7. Misstep

    Misstep Registered User

    Oct 7, 2015
    57
    South Wales
    Thanks Bod

    Thank you for saying that. I feel really bad about doing this & scared they won't recognise the problem, but just seeing you say this is supportive.
     
  8. missmarple

    missmarple Registered User

    Jan 14, 2013
    204
    My dad also went through the paranoia and living in a filthy house, eating rotten food and with a broken boiler. He continued driving until his car was toed away by the DVLA for non payment of tax because he couldn't manage the paperwork. Any attempt to talk to him about these issues was met with resistance, hostility and even ended in screaming on several occasions. To add to it he lived with my brother who had a lifelong history of mental illness, which my father had prevented treatment for as he was in deep denial there as well. In the same year they were diagnosed with dementia (dad) and schizophrenia (bro).
    Some issues i just decided to do nothing about (the driving) and let things take their course. Others I had to get involved with (psychiatric assessment and care for my bro)
    For a couple of years I ran myself ragged going over there and doing the housework. Then things hit crisis, Dad was nearly sectioned after he all but punched his way out of a care home we were trying to settle him into, and a big care package was put in nearly 2 years ago. it's still there and has enabled them both to stay at home.
    During crisis time i considered having Dad to live with us, but was advised not to because he would in all likelihood just demand to go home on a daily basis.I'm so glad I heeded that advice.
    Sorry this is long winded, but i think in the long journey of supporting a parent with dementia you need to use your energy wisely and not try and address everything, let some things go.
    I think the advice to do less for a while and let others (mum if she can, step brother, social services) come to their own realisations is good. If you try and carry the whole situation all the time you will burn out. Remember your own needs too. Good luck.
     
  9. Bod

    Bod Registered User

    Aug 30, 2013
    1,182
    If he doesn't recognise the problem, just step right back, and let him get on with it!
    Totally!!
    Tell him, in writing if need be, why your stepping back, and stay back.

    Bod
     
  10. BR_ANA

    BR_ANA Registered User

    Jun 27, 2012
    1,082
    Brazil
    My mom had the same paranoia about me and my father.

    She accused me of moving her from a new place to another; moving furniture around; creating all sort of confusions to make her mad.

    Sadly the closer person are the punchbag.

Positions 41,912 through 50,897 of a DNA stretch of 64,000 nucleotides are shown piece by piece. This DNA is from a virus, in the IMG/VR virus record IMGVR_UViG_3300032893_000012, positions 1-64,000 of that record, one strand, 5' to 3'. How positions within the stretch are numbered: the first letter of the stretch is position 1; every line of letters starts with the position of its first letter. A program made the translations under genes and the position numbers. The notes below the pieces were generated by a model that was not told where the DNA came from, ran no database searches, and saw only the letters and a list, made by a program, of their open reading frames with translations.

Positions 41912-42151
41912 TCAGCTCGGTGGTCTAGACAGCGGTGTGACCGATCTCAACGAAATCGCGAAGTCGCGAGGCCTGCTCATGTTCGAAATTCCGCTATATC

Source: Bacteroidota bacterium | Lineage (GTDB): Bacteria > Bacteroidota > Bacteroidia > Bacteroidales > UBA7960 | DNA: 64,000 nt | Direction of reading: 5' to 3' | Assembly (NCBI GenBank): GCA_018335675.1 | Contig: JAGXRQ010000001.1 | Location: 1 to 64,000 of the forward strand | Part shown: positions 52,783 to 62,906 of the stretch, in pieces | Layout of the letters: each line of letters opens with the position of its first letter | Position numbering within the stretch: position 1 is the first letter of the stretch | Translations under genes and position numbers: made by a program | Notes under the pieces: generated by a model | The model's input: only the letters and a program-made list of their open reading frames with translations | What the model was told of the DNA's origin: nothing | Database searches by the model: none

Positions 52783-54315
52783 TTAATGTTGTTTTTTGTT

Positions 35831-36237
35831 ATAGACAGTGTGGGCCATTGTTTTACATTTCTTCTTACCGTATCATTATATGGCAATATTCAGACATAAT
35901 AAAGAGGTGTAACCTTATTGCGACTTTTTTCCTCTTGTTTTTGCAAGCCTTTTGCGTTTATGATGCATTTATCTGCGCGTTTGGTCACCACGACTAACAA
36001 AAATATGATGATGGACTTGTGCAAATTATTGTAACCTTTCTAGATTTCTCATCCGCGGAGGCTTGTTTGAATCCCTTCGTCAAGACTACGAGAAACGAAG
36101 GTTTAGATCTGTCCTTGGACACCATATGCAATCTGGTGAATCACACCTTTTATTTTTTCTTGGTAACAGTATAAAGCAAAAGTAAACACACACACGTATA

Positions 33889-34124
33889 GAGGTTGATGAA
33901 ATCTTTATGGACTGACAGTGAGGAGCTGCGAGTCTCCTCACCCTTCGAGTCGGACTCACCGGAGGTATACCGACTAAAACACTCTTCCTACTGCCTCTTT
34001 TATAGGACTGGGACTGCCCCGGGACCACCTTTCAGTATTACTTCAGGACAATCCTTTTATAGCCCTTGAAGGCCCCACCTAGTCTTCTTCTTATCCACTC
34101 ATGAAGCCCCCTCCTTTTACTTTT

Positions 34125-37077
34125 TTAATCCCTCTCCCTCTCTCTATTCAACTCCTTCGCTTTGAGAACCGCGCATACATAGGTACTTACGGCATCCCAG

I advice read about compassionate communication.

    http://forum.alzheimers.org.uk/showpost.php?p=413710
     
  11. Bessieb

    Bessieb Registered User

    Jun 2, 2014
    108
    Hi Misstep, I've been in a very similar situation to you. Parents no insight into memory issues (or they were in denial - one or the other) and refusing help. Got a 'cleaner' in just like you which moved to be a carer once and day, twice a day etc etc.
    I think you do need to get Social Services involved. I was also really anxious about doing this and their reaction to it. I was given very good advice not to be seen to be involved with the Social Services process and keep my relationship with my parents separate - so they didn't alienate me and associate me with Social Services 'interfering'. It worked well. My parents moaned about Social Services to me...but I didn't tell them that I had instigated the process. They assumed it was the Doctor and I let them think that. It meant that they thought I was still on 'their side' whilst getting the support they needed at home. And things got a lot better for me when I didn't have to shoulder the burden alone but knew that they were on the radar of SS too.
    Re. the moving...I also had this. My Dad put their house on the market with about four different estate agents before forgetting each time he had done this. It was very stressful but I kept an eye on rightmove.co.uk and each time their house was advertised I phoned the relevant estate agent and explained the situation....they were very understanding and took it off the market. Soon the situation was known about and no house move possible! It sounds harsh but need must.

    Good luck with it. Hard decisions. Although I so wish I had siblings to share the burden of my parents care with I know I'm lucky in some ways that I don't have to negotiate. Very tough.
     
  12. Misstep

    Misstep Registered User

    Oct 7, 2015
    57
    South Wales
    Thanks Bod

    Thank you for sharing your experiences with me. It does help
     
  13. Misstep

    Misstep Registered User

    Oct 7, 2015
    57
    South Wales
    Thanks for sharing this

     
  14. Kerryblue

    Kerryblue Registered User

    Oct 4, 2015
    42
    Hang on in there